New York Outdoor News Cuffs & Collars – November 27, 2020

New York State Department of Environmental Conservation Environmental Conservation Police Officers enforce the 71 Chapters of NY Environmental Conservation Law protecting fish and wildlife and preserving environmental quality across New York. In 2019, the 288 ECOs across the state responded to 25,704 calls and worked on cases that resulted in 16,855 tickets or arrests for crimes ranging from deer poaching to solid waste dumping, illegal mining, the black market pet trade, and excessive emissions violations.

New York State Department of Environmental Conservation Forest Rangers respond to search and rescue incidents statewide. Working with other state agencies, local emergency response organizations, and volunteer search and rescue groups, Forest Rangers locate and extract lost, injured, or distressed people from across New York State. In 2019, DEC Forest Rangers conducted 337 search and rescue missions, extinguished 74 wildfires that burned a total of 212 acres, participated in 29 prescribed fires that burned and rejuvenated 645 acres, and worked on cases that resulted in 2,507 tickets or arrests.

If you witness an environmental crime or believe a violation of environmental law occurred, please call the DEC Division of Law Enforcement hotline at 1-844-DEC-ECOS (1-844-332-3267). 

K9 Poacher Bust
(Sullivan County)

 On Oct. 27, two Sullivan County men appeared in the Town of Bethel Court to answer charges related to a poaching incident earlier this year. On March 24, ECOs Wood, Parker, and Doroski received reports from a concerned citizen who advised officers he saw fresh blood in the snow and on the back of a white van just up the road in Bethel. ECO Wood deployed K-9 Deming and located a spent shell casing while ECOs Parker and Doroski investigated the van and noticed what appeared to be deer hair on the back of the van and blood inside of it. Officers interviewed residents at that location, Oscar Casas and Julio Dubon. When questioned, the men admitted to shooting a deer from a vehicle. Casas stated he shot the deer the previous night from his vehicle after the sun had set with the aid of a spotlight and Dubon, a passenger in the car, admitted to assisting with the take of the deer. Dubon showed ECOs where the deer was located inside a shed behind the residence. Officers seized the deer and the rifle and charged Casas with taking deer except as permitted, possession of a loaded long gun in a motor vehicle, and taking deer with the aid of an artificial light. Dubon was charged with being an accessory to the illegal take of a deer, taking deer except as permitted, and taking big game out of season. Both Casas and Dubon agreed to a civil compromise in court and were fined $2,200 plus applicable court fees.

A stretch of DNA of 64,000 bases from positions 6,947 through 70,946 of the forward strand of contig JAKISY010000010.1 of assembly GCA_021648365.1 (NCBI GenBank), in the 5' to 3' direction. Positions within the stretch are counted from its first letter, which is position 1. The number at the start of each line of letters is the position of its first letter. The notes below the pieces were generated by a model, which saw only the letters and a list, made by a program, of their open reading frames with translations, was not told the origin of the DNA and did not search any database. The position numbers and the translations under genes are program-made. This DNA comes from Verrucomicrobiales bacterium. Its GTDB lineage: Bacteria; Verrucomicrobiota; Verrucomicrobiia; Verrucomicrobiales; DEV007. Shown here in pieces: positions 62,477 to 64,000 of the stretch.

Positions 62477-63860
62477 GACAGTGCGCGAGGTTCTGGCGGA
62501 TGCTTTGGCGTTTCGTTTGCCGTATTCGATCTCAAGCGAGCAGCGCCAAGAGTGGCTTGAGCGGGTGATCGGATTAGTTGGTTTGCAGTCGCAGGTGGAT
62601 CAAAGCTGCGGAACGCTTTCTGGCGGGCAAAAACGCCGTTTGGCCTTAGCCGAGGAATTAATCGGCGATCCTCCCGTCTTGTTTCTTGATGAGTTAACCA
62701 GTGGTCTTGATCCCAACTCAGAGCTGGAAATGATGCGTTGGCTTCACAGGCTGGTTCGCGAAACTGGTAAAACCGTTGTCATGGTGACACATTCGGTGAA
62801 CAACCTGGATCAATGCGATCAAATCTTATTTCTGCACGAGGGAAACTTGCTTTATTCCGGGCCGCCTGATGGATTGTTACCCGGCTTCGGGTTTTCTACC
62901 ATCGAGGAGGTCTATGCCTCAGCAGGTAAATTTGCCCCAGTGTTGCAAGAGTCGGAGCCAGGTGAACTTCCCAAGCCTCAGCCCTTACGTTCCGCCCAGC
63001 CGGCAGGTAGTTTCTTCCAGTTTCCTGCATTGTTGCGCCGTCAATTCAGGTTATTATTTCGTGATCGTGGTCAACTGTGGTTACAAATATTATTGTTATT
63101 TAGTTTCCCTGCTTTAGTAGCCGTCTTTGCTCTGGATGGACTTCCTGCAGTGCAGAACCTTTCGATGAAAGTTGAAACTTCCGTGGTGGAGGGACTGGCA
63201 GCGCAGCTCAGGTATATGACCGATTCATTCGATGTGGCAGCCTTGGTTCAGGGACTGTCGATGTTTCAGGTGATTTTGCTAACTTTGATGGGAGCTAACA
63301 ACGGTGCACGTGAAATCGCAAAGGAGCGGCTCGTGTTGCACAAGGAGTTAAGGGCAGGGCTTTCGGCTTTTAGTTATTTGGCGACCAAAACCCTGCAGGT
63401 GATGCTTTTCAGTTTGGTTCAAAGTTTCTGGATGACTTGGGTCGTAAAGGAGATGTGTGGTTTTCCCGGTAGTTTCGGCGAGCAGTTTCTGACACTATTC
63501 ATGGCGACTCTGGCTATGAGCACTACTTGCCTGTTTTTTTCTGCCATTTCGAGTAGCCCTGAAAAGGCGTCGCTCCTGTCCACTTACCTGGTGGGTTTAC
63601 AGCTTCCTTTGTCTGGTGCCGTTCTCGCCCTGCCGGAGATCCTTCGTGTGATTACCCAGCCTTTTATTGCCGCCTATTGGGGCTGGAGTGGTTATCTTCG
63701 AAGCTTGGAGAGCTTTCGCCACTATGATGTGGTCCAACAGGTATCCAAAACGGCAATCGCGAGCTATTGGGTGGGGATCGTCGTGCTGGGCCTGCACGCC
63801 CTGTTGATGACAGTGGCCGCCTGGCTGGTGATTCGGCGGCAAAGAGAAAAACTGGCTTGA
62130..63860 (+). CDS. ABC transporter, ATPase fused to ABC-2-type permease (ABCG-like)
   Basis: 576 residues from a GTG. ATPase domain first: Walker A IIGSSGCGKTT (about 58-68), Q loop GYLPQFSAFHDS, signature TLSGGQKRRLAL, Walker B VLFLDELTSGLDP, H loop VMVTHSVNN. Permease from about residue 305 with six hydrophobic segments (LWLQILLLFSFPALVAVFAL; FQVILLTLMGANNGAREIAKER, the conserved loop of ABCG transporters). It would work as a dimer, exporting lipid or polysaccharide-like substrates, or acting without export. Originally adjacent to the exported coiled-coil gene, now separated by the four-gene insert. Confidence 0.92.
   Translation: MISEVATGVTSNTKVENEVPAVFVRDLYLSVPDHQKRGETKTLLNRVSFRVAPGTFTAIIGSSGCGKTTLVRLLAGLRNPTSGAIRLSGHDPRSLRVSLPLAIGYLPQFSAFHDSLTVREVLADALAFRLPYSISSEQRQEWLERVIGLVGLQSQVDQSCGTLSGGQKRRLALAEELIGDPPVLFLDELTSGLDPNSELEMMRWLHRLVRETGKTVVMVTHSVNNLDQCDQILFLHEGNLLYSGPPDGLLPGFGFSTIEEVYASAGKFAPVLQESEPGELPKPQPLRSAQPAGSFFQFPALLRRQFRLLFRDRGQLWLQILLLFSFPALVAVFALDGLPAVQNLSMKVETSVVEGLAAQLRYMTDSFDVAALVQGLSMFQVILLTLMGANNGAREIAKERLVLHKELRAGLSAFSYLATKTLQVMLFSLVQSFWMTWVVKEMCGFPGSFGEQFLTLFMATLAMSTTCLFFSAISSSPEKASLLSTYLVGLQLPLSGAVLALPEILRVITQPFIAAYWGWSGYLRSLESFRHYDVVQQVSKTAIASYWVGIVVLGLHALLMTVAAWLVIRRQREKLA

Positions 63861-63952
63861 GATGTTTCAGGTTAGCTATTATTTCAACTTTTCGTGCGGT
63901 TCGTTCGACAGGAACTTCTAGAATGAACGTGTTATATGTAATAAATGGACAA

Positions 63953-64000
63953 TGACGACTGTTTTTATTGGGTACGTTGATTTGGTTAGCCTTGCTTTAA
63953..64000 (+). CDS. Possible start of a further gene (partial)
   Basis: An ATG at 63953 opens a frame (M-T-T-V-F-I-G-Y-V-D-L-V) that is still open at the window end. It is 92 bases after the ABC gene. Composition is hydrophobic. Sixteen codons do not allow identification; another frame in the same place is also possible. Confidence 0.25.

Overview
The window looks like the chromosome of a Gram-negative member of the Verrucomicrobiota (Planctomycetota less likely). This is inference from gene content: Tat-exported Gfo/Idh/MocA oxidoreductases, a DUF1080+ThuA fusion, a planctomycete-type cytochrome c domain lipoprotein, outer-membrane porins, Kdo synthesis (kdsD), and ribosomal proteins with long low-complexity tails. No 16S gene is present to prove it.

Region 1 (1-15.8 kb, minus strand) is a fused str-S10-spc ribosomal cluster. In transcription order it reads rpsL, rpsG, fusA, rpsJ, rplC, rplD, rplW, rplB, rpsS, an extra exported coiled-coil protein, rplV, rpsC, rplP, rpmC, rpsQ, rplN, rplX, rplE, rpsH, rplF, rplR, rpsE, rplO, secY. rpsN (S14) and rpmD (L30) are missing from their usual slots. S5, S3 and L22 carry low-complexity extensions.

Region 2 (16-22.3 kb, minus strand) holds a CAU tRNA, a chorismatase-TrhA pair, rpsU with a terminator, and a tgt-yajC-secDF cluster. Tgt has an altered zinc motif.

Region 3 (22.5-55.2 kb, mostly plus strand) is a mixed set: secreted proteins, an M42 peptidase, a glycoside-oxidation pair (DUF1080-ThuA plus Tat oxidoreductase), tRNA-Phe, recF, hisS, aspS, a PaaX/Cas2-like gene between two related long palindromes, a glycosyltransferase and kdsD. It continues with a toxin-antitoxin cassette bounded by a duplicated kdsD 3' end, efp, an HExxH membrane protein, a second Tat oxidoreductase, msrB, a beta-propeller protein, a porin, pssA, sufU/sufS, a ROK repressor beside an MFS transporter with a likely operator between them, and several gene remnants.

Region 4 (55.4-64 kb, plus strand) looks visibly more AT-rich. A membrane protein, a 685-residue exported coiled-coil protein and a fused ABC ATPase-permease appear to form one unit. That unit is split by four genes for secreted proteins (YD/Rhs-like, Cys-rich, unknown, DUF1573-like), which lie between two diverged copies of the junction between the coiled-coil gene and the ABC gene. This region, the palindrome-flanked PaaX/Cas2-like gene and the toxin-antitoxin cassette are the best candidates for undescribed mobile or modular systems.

Lost, But Warm by the Fire
(Hamilton County)

On Oct. 24 at 5:31 p.m., Hamilton County 911 transferred a call to DEC’s Ray Brook Dispatch reporting a missing 68-year-old hunter from South Glens Falls in the Siamese Ponds Wilderness Area. Forest Rangers Thompson, Hanno, Gullen, Murphy, Donegan, and Quinn responded to the hunting party’s camp to begin search efforts. At 8:30 p.m., Rangers were on scene and broke into groups of two for a Type II search by voice along the route of the hunter’s last known location. The hunter responded to a gunshot with one of his own at 1:30 a.m. The hunter was located by Rangers at 1:46 a.m., in good health and had built a fire to stay warm. Rangers walked him back the 2 miles to the hunting party’s rowboat and crossed the lake back to camp. Rangers were brought out by other camp members by UTV and were cleared of the scene at 5:15 a.m.

Injured Owls Rescued
(Columbia and Rensselaer counties)

 On Nov. 8, ECOs Curinga and Davey responded to reports of two injured barred owls struck by motor vehicles in two separate locations. One of the owls was struck in Copake, Columbia County, while the other was struck in Brunswick, Rensselaer County. The ECOs successfully captured the owls and transported them to Friends of the Feathered and Furry Wildlife Center in Greene County. Both owls appeared to respond well to treatment and will hopefully be released back into the wild soon.

Hunter With a Broken Leg
(Warren County) 

On Oct. 26 at 9:37 a.m., Warren County 911 transferred a call to DEC’s Ray Brook Dispatch reporting an injured hunter on a ski trail near Gore Mountain in North Creek. Further information indicated the injury was a broken leg due to entrapment under a boulder. Forest Rangers Kabrehl, Donegan, and Quinn responded to assist. At 11:06 a.m., Rangers Quinn and Donegan reached the injured man, removed him from the boulder entrapment, and performed advanced wilderness first aid to a badly damaged leg with severe lacerations and a compound fracture. Forest Rangers and members of the North River Fire Department carried the 31-year-old hunter from Hudson Falls off the ledge in a litter to a location with ATV access. The hunter was transported to a local hospital for further medical treatment.

Tiger (Tooth) King
(Queens County)

On Sept. 11, a Queens County man was fined for his role in the illegal sale of a tiger tooth. Wildlife parts of endangered species like tigers are prohibited from sale in New York. The tooth was offered for sale on Craigslist for $500. On Aug. 17, ECOs Lovgren and Traynor went undercover to arrange “buying” the tooth pendant and met with the seller in Queens. Igor Mukhin was issued a Notice of Violation for selling endangered wildlife parts and the case was closed with a fine of $500, with $250 suspended. The tiger tooth was forfeited to the State of New York and will be used for educational purposes

Categories: Cuffs & Collars

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